We all have a duty of care to our natural world, the smallest actions can lead to the biggest impact, whether that’s for better or worse. We have the power to choose. Here is a list of a few things we can do;
- Take a little time to check the undergrowth and long grass before mowing or strimming as there may be some critters hiding there.
- Put out a shallow bowl of clean water especially in dry or hot spells. Add a couple of stones to it so if anyone falls in they can climb out again.
- Spread the news about any joyful encounters you’ve had. Tell friends and family about the importance of doing their bit too.
- Pick up any litter you might pass – even if it’s just one piece, if we all do the same then we’re going to have a much safer and nicer environment not only for wildlife but for us too.
- Avoid using any chemicals in your outdoor space.
- Have a good think about what society has drilled into us about what our outdoor spaces should be like. We’re simply guardians not owners of these places. Let’s leave our wild friends a nicer place for them to live and love, not just for us to look at.
- Be very wary of what time of year you trim vegetation, be mindful there may be birds building nests.
- Create an attractive log pile for the insects, we need them more than ever before.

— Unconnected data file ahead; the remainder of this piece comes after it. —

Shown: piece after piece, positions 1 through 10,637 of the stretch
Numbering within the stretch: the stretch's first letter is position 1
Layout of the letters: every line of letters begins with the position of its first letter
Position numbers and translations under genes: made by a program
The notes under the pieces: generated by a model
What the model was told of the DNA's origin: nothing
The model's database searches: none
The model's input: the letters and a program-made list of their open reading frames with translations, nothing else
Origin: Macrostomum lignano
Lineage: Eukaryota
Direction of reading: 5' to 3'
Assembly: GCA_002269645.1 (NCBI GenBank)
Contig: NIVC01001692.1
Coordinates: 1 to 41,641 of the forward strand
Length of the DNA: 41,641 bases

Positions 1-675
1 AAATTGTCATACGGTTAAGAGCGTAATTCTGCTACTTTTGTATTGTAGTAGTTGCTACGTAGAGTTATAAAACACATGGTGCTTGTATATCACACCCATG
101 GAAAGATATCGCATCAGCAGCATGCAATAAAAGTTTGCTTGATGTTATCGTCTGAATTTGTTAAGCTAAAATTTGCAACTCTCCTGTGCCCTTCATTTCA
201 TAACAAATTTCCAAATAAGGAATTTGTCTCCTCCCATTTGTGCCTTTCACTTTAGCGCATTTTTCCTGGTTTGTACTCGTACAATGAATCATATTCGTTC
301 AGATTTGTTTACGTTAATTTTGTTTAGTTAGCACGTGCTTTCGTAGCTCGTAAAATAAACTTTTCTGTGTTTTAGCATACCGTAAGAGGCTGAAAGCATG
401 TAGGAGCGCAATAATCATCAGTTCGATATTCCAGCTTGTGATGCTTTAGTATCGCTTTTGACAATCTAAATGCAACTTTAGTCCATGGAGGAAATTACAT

- Leave the dandelions alone – they’re usually the first and only source of food for our bees after winter.
- If you see an animal or bird you believe to be in need of help, call your local rescue for advice on what to do for the best https://helpwildlife.co.uk/map/ will help you find your nearest.
- Whilst there are many big household name animal charities you can donate your hard earned cash to, I personally prefer to donate to smaller grass-roots rescues because they don’t have executives and advertising budgets, and often their rescue is their life not a job.
- Sit in nature, breathe in the air, be present and still, you never know what you might see. Leave no trace and stick to the paths.
- If you have a dog, please keep it on a lead when in nature – ground nesting birds and other wildlife are easily disturbed by exuberant doggos snuffling through the undergrowth.
- If you have a cat, ideally it would be kept in at night and early morning but I understand the strength of feeling surrounding keeping pet cats indoors. If they bring in wildlife they have caught, although they may be alive at the time if you can release them, the shock can easily kill.